Elliot Mwebaze has developed a device that enables phones to charge using a bicycle dynamo


Meet Elliot Mwebaze a Telecom Engineering graduate, who has made charging phones that much easier by lessening their dependence on electricity. Over a period of 9 months, he developed a device that enables phones to charge using a bicycle dynamo. A dynamo is a device that enables bicycles to produce light. His innovation converts that rotating energy from the bike into electrical energy which is more suitable to charge the mobile phones within 120 minutes.

When he is not working for Galooli Uganda, he spends his time looking for opportunities through which he can improve his innovation and make it accessible for all bicycle riders. This technology is ideally based for the rural population of Uganda who uses bicycles more often as a mode of transport. Rather than travelling miles to charge a phone in the nearest town centre, their phones can charge on their journey to other meaningful work.

His initial inspiration to create an alternative energy source for charging mobile phones. Having missed a final exam missed because his phone had blacked out in a remote village in Rukungiri and the only way he could get it back on was to move to the next town to re charge. He then devoted most of his free time and energy on finding alternative ways through which phones could stay on even in places without power supply.

He was picked by the UCC to represent Uganda in the East African ICT exhibition organised by the East African Communications Organisation. Where his innovation got more visibility with the East African community.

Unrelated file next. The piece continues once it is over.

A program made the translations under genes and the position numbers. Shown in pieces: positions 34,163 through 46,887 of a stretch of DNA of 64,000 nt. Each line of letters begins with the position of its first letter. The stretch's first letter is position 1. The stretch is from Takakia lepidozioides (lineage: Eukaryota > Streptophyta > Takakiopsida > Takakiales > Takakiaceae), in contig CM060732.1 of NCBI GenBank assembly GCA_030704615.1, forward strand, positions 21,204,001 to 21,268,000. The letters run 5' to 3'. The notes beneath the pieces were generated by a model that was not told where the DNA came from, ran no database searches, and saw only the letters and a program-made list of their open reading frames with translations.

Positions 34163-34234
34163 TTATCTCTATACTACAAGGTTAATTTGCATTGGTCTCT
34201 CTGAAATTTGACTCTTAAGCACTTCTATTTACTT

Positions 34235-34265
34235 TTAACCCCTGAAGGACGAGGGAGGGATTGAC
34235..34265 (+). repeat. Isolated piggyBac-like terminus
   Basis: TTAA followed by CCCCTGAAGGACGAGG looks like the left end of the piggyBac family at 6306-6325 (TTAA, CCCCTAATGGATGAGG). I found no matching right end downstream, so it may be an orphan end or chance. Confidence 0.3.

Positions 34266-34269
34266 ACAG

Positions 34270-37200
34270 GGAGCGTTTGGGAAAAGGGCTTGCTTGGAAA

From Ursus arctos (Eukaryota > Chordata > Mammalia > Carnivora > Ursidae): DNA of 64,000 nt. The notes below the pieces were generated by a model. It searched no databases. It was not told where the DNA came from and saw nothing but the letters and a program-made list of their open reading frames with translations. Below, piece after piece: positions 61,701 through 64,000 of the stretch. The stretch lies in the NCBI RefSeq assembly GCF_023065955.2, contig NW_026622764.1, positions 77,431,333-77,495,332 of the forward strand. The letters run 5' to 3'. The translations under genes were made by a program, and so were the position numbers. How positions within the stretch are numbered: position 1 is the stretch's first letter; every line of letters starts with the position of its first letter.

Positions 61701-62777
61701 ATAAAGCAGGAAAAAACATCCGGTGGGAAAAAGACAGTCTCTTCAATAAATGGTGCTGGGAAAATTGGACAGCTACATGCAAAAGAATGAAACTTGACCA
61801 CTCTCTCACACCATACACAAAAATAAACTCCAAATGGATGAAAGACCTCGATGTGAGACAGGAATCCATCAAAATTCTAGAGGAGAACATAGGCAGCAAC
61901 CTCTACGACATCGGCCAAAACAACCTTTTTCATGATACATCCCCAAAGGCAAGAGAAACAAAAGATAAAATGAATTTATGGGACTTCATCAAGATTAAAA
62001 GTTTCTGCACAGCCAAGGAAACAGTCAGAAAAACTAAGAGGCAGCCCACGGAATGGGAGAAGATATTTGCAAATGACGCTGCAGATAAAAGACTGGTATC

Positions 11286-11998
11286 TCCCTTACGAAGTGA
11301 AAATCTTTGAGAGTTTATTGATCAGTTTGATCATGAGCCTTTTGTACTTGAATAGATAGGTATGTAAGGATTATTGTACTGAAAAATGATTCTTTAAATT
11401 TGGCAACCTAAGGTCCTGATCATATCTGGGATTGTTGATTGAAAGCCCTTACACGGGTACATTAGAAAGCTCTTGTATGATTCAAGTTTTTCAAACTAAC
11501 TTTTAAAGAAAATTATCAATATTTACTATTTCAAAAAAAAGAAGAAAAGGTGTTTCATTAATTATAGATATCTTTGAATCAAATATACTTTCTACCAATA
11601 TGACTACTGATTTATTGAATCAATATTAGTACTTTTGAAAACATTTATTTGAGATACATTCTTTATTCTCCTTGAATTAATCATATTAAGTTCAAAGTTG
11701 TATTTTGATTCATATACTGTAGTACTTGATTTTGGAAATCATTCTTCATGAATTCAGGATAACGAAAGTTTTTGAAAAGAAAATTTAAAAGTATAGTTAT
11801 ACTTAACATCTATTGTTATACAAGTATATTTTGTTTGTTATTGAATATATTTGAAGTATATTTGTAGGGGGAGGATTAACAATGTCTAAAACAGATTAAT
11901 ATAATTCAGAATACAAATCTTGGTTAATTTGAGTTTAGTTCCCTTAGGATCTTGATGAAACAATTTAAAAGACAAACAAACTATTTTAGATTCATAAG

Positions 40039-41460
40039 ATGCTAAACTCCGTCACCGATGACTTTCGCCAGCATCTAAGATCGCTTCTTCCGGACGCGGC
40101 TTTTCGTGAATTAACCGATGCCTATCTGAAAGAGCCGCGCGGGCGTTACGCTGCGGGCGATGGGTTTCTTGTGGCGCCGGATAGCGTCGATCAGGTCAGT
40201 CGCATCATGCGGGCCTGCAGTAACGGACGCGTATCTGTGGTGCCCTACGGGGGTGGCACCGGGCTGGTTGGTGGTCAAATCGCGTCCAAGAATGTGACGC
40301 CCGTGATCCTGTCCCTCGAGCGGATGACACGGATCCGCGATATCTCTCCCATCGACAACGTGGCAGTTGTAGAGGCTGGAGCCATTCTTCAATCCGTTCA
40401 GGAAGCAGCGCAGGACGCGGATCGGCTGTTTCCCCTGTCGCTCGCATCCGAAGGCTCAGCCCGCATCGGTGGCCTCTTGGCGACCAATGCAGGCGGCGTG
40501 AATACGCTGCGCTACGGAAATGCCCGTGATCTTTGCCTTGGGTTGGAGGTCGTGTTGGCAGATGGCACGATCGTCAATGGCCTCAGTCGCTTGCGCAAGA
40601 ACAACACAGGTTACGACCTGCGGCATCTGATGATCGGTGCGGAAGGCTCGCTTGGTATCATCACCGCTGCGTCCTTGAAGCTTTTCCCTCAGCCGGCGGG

He has faced very many challenges trying to build his idea into a tangible product, the most significant being difficulty in finding the necessary equipment. But with his knowledge in engineering and extreme patience, he managed to grow his concept to the product that help keep people on air longer. This experience has taught him to have no reverence for failure. “You have to fail before you can succeed” he says. Failure is something that will happen more often than not. But it can only make you better if you do not choose the easy way out and quit.

In a discussion on the increasing levels of unemployment and under-employment In Uganda, he puts the blame largely on our theoretical education system which does not focus on technical skills which in turn leads to failure of ideas to develop into something tangible. The lack of a manufacturing industry too could be an opportunity to create thousands of jobs and boost the local economy. With reports of Uganda having the largest number of start-ups and failed businesses he points to lack of basic skills such as bookkeeping, integrity, customer service.